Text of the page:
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Post Partisan
Posted at 06:13 PM ET, 04/27/2011

Did race bump Barbour from the GOP race for president?


Maybe it all boiled down to race, after all.

You may recall my reaction to the announcement by Gov. Haley Barbour (R-Miss.) that he would not seek the 2012 Republican presidential nomination. It was one of disappointment. A Barbour candidacy would have forced the good old boy to give a speech on race to rival then-Sen. Barack Obama’s masterful oration during the 2008 Democratic primaries.

In my post, I said that no matter what Barbour said it would have been fascinating. And then I asked, “[W]hat if this speech were part of Barbour’s problem going forward? What if he were unable to write and/or give an honest speech on race from his perspective that sought to explain and heal?” To be honest, I thought I was out on a limb with those queries. But a piece by Jason Zengerle on GQ.com raises the distinct possibility that I hit the nail on the head.

Zengerle casts doubt on Barbour’s no “fire in the belly” excuse or the backup rationale that his wife vetoed the idea. Clarke Reed, the governor’s political mentor, told the writer, “I’ve known her as long as I’ve known Haley. . . . She’s very frank, she’s very independent, but she’s going to back Haley.” No, Zengerle posits that the reason Barbour bowed out was because “he realized he couldn’t win.”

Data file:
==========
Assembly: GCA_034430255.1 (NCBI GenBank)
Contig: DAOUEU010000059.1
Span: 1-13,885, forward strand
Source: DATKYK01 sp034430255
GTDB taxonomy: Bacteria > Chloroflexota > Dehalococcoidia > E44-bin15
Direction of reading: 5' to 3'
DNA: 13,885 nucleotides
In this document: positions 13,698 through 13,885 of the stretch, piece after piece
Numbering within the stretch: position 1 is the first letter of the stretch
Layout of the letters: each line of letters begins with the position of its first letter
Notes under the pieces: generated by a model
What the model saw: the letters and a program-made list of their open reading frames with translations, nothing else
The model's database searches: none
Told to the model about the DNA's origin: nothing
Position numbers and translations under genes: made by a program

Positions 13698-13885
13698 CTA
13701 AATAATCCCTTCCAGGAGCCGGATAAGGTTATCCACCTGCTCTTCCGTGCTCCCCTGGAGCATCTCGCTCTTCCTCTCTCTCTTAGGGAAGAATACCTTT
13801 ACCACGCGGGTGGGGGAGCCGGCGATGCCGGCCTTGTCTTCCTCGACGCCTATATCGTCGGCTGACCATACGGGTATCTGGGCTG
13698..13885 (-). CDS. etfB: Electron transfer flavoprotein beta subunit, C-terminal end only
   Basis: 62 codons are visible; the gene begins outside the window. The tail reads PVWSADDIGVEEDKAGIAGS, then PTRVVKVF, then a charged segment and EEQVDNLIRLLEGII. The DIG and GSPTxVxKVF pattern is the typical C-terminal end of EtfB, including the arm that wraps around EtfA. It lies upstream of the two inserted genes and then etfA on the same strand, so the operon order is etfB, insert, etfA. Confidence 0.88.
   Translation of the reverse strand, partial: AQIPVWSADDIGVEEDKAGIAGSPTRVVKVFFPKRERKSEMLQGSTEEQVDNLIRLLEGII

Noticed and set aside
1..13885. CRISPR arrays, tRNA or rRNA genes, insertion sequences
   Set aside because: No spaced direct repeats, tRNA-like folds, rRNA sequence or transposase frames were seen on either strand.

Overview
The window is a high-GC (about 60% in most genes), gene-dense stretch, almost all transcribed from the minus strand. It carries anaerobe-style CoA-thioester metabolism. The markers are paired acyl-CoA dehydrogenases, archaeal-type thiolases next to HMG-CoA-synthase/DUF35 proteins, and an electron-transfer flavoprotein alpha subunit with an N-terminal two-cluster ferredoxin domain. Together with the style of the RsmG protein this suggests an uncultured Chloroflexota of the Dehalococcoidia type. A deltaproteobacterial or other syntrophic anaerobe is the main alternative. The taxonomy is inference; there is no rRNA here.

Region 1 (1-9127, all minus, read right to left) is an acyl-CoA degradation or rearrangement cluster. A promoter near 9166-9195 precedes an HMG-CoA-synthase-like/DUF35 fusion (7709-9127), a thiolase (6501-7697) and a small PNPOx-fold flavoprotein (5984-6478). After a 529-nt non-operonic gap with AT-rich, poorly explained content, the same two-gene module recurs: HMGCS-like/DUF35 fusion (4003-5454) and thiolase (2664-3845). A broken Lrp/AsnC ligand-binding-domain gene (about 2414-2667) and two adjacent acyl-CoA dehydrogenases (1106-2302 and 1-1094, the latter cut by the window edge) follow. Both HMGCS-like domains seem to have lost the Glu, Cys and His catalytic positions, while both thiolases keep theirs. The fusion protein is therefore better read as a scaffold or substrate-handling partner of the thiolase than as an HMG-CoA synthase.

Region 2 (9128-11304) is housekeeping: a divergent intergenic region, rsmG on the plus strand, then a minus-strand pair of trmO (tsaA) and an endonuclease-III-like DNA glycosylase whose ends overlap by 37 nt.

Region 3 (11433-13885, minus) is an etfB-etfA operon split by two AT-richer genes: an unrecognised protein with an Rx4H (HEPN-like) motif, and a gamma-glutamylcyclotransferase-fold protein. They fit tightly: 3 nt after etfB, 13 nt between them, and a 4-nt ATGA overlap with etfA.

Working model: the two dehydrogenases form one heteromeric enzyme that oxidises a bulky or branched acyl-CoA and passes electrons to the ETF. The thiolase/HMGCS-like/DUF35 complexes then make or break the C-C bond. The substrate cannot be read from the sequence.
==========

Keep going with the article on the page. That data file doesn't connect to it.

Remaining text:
Over the past few months he appeared to have developed satisfying responses to the inevitable attacks he would face on those issues. But what Barbour was never able to do, as he must have eventually realized, was find a persuasive way to talk about race and civil rights—and Yazoo City.

But here is the key quote from Bubba Mott, the former owner of the Yazoo Herald, a longtime Barbour friend and around whom Zengerle’s piece on Barbour and the sticky thicket of race rests.

I asked Mott if, given all that, he thought there was some way that Barbour could talk about race and civil rights and Yazoo City that wouldn't make him seem so insensitive — that wouldn’t feed the perception that Barbour, 40 years later, was still on the wrong side of history.

“I wish I knew, I wish I knew,” Mott replied. “I don't know. He’s smart enough to know, and if there’s a way to figure it out he will.” He paused to think a little more. “But if he hasn’t figured out how you overcome it, or pretty well minimize it, in my opinion he won’t run.”

Like I said earlier this week, if this is the reason Barbour sidelined his presidential ambitions, then he’s done himself and the nation a favor. Down the road, though, I really would like to hear how much race played in his decision not to run. Maybe I’ll give him a call. It wouldn’t be an easy conversation for either of us. But it would be one well worth having.

By  |  06:13 PM ET, 04/27/2011

 
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